All of this is profoundly and wildly speculative, of course, but I suppose that option c) for Pope Francis in the event of some kind of process that resulted in a trial to ascertain his ability to hold Office would be simply to declare that he does not recognise the authority of those who place him on trial followed by some kind of excommunication for those who tried to do so. Meanwhile, Fr Antonio Spadaro and Fr James Martin S.J could tweet about how this was like the arrest and trial of Our Lord Jesus Christ. One can just see the narrative unfolding. 'The Trial of Pope Francis'. That would make for an interesting play at the National Theatre. If not answering the dubia is seen by Francis as his way of showing respect for due process, perhaps he wouldn't even turn up for his own trial. The imagination runs riot. Perhaps I really should give it up for Lent.

I suppose that with the general upending of justice and law that is a motif of this papacy, the trial of Cardinal Burke and/or those who resist the strange new doctrines is far more likely. As today's Guardian story makes clear, for the time being Pope Francis clearly wishes very much for a narrative - the dominant one of this papacy - to be propagated. The narrative is this: Pope Francis the Good and Merciful Vs the Evil, Conservative Catholic Church. Since 2013, this narrative has been building up. One seriously wonders, what does the climax of that narrative look like?

May God come to the aid of His Church swiftly and may the triumph of the Immaculate Heart of Mary come soon. I don't see any happy endings in the offing other than that promised by Our Blessed Lady at Fatima. What that looks like, or will look like, we cannot yet see.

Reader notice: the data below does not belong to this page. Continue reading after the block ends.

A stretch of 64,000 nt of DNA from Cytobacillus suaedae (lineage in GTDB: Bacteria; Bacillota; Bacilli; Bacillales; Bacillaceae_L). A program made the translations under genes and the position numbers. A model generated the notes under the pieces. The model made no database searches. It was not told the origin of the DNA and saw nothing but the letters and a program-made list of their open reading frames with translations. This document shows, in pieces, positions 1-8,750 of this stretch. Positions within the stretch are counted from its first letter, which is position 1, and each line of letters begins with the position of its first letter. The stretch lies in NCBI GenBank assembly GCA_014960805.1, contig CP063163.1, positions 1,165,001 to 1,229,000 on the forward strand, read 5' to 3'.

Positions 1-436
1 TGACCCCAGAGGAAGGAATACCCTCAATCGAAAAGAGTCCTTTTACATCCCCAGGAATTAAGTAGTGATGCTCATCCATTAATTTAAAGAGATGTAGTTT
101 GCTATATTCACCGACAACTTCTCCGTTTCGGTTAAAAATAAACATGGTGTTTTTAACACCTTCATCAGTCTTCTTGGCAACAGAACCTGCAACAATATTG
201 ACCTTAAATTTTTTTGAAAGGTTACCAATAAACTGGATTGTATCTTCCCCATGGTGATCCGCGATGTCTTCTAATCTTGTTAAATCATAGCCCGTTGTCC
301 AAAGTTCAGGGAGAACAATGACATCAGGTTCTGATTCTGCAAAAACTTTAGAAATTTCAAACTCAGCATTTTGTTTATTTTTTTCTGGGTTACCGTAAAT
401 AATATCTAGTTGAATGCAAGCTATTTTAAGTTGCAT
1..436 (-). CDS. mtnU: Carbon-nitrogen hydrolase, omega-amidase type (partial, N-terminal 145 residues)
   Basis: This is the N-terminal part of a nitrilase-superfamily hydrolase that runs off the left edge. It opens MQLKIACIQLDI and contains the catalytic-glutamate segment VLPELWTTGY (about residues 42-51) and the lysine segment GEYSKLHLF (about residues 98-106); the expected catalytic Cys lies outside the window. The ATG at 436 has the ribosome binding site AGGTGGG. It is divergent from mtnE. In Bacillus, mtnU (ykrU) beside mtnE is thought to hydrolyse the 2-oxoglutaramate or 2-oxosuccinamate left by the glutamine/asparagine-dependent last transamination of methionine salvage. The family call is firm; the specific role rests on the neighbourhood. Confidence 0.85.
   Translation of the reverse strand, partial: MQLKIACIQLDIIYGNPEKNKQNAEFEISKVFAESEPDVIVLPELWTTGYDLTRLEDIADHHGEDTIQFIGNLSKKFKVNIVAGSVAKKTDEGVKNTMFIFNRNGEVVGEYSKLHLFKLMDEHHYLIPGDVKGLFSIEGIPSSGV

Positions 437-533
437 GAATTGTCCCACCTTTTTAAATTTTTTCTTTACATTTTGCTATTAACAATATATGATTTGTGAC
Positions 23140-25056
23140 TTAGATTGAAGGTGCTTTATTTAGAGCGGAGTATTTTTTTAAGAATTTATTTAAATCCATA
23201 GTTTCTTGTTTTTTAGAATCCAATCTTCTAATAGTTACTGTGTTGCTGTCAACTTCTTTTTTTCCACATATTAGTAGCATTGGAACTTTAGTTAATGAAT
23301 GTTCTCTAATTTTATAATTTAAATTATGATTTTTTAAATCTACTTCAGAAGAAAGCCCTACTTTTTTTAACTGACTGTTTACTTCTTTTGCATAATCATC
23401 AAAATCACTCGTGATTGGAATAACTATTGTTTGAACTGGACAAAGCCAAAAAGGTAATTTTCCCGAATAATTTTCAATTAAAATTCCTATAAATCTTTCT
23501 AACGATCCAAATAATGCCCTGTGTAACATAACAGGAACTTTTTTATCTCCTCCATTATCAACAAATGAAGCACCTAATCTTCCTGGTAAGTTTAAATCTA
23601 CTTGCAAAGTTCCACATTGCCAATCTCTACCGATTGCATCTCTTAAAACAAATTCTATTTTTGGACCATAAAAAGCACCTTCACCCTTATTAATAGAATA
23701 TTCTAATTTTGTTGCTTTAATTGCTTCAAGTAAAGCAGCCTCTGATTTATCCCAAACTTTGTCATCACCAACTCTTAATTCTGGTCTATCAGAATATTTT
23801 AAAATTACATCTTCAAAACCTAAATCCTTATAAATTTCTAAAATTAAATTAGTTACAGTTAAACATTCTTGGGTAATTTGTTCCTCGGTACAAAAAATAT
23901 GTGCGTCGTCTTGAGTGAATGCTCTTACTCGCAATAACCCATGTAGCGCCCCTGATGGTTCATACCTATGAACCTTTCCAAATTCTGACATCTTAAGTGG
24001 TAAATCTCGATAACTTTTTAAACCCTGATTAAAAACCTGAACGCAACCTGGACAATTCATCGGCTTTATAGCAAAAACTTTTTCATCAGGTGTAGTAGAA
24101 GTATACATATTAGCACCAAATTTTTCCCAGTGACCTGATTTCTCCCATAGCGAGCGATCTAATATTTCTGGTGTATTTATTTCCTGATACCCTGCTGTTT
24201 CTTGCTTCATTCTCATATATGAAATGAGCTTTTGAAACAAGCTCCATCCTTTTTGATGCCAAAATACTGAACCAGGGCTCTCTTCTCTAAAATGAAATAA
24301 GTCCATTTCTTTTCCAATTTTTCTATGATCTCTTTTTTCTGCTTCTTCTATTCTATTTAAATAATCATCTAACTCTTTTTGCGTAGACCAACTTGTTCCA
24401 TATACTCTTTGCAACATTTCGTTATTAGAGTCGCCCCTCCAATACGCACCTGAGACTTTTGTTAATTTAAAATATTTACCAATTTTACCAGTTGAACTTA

BJC said…
Of course the author had to be Catherine Pepinster.
James said…
Lets hope and pray that this disastrous papacy ends "subito" so whoever the next pope is can start picking up the pieces.
Pelerin said…
And they also quote from Tina Beattie and the Tablet!

The comments make for depressing reading and seem to prove that Guardian readers are in the main atheists who hate what they think is the Catholic Church.
Mary Kay said…
I can say that I believe there are people in a relatively high position in Rome who are doing some very serious investigation. And they don't appear to be alone. There are those who are working a bit behind the scenes. And we should pray for them. Because we need them to succeed, I think.
Pelerin said…
I see from the Catholic Herald website today that Cardinal Nichols has thanked Pope Francis for his 'steadfast defence of Church teaching.' So that's alright then - but why are we all still confused?

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